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It is a truism that we often fail to see what is in front of our eyes. As of this moment, the margins of institutional asset management are being impacted by new strategies and new thinking, and even the most stouthearted believers in long-only alpha cannot fail to have noticed the sands shifting beneath their feet. But, as we try to decipher what this all means, it seems to me that we’ve missed the most obvious and far-reaching implication of all. The fact is, all these disparate strategies—investment outsourcing, liability-driven investment (LDI), implemented consulting, risk transfer, custom target date funds, and personalized hedge funds of funds—have a single characteristic in common: customization.
What each and every one of them represents is a retreat from what has been the pre-eminent characteristic of the offerings that asset managers have brought to their institutional clients these last decades—scalability. That is the unwitting genius of the modern asset manager, whether managing a mutual fund or a separate account. Pick a portfolio of stocks or bonds, and scale it: A hedge fund manager with solid performance can break even at $500 million in assets, buy yachts at $5 billion, and a G5 at $10 billion. It takes little more to manage $20 billion than $5 billion. That simple math explains why so many people have made so much money running institutional portfolios.
Consider, if you will, LDI. On the face of it, it is just another cutting-edge fixed-income strategy. In fact, it is anything but, which is why the biggest bond firms and virtually everyone else have struggled so much with it. LDI, done properly, is intensely customized; It involves careful liability analysis and matching, which in turn demand analytics and client service at a level that most asset managers can’t countenance. LDI is hard—each client has its own fingerprints, and off-the-shelf solutions simply don’t apply.
As another example, take investment outsourcing or implemented consulting. There can be no more customized play. Each client requires enormous amounts of intellectual and practical energy—liabilities have to be understood, assets allocated, managers picked, and problems fixed. Not much of this is truly scalable. It is the business of the future, but it places a premium on good management, risk systems, and client service.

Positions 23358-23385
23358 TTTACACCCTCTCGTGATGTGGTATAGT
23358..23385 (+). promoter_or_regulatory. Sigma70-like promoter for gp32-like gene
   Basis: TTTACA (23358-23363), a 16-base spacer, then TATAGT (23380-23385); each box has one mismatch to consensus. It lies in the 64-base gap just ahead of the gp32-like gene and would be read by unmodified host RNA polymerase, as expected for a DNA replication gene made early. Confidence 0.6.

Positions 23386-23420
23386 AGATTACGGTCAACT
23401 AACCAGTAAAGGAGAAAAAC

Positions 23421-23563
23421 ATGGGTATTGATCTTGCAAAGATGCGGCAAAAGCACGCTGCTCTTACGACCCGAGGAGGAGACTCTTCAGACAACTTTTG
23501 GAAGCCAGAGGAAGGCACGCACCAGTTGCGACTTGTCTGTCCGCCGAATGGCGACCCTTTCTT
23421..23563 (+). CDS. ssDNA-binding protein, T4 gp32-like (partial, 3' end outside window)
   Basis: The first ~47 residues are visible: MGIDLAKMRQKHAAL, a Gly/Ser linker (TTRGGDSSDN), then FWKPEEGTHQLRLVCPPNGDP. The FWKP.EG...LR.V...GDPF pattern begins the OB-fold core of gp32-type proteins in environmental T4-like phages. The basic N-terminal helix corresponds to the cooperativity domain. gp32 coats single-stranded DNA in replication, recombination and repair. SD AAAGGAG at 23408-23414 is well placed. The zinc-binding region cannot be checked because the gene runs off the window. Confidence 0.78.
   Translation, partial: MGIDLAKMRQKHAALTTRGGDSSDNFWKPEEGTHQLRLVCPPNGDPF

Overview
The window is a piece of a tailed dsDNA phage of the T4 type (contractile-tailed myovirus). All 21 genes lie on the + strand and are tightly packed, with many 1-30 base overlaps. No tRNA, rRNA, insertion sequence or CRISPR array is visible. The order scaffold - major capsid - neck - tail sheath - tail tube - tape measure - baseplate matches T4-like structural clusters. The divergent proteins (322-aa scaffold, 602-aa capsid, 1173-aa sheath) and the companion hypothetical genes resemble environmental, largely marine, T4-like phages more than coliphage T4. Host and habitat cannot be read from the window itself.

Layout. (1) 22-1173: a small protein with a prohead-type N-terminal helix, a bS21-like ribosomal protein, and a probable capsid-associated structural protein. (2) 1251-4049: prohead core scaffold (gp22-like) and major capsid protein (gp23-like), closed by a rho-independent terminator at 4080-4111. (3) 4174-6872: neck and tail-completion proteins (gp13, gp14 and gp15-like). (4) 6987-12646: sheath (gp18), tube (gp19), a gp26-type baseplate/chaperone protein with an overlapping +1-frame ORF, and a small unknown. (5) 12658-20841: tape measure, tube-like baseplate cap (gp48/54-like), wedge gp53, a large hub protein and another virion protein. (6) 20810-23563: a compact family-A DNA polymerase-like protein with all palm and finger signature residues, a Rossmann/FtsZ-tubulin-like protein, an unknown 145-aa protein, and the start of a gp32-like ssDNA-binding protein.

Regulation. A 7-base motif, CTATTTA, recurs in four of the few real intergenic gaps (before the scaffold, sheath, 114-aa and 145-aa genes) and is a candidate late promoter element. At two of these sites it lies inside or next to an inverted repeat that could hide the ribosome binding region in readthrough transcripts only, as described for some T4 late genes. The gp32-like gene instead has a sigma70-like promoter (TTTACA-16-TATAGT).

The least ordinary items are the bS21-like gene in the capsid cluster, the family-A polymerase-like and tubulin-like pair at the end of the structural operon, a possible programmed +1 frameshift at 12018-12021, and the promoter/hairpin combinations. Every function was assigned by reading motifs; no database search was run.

As for defined contribution portfolios, how vastly preferable it was from an asset management point of view to talk your clients into making a scalable mutual fund target-date fund their default option. The only problem with that was how the mutual fund target-date funds performed when the markets tanked. Today, the more sophisticated plan sponsors want their own highly customized target-date funds; this will be better for them and for their participants, but not as beneficial for the mutual fund complexes.
All of these trends are secular. The clients have changed. Asset managers, of course, have not. The old world—where portfolio managers could scale, where client service was somehow less about intellect and more about bonhomie, where alpha was always just within reach—was a vastly preferable one for asset managers. But it’s a world that is disappearing on us, although perhaps there is just enough left to lure the less nimble asset managers into thinking the game has still some way to run.
It has not. The truth is that world has now run its course. To thrive in this new world, asset managers are going to have to bring much more talent to the table, specifically client service skills. They are going to have to share analytics and intellectual capital with their clients in a way that few have done before. Off-the-shelf offerings will no longer cut it; Asset-owners need and want customization, and are going to seek out the asset managers who can give it to them. In short, we’re in a new world of customization. In it, asset-owners might finally be about to get their money’s worth out of their asset managers.
Charlie Ruffel—founder of aiCIO and Asset International’s other media brands—is a global authority on retirement, asset management, alternative investments, and securities services issues. He is now Managing Partner at Kudu Advisors, which provides M&A and strategic advisory services to institutional asset management and global asset servicing businesses.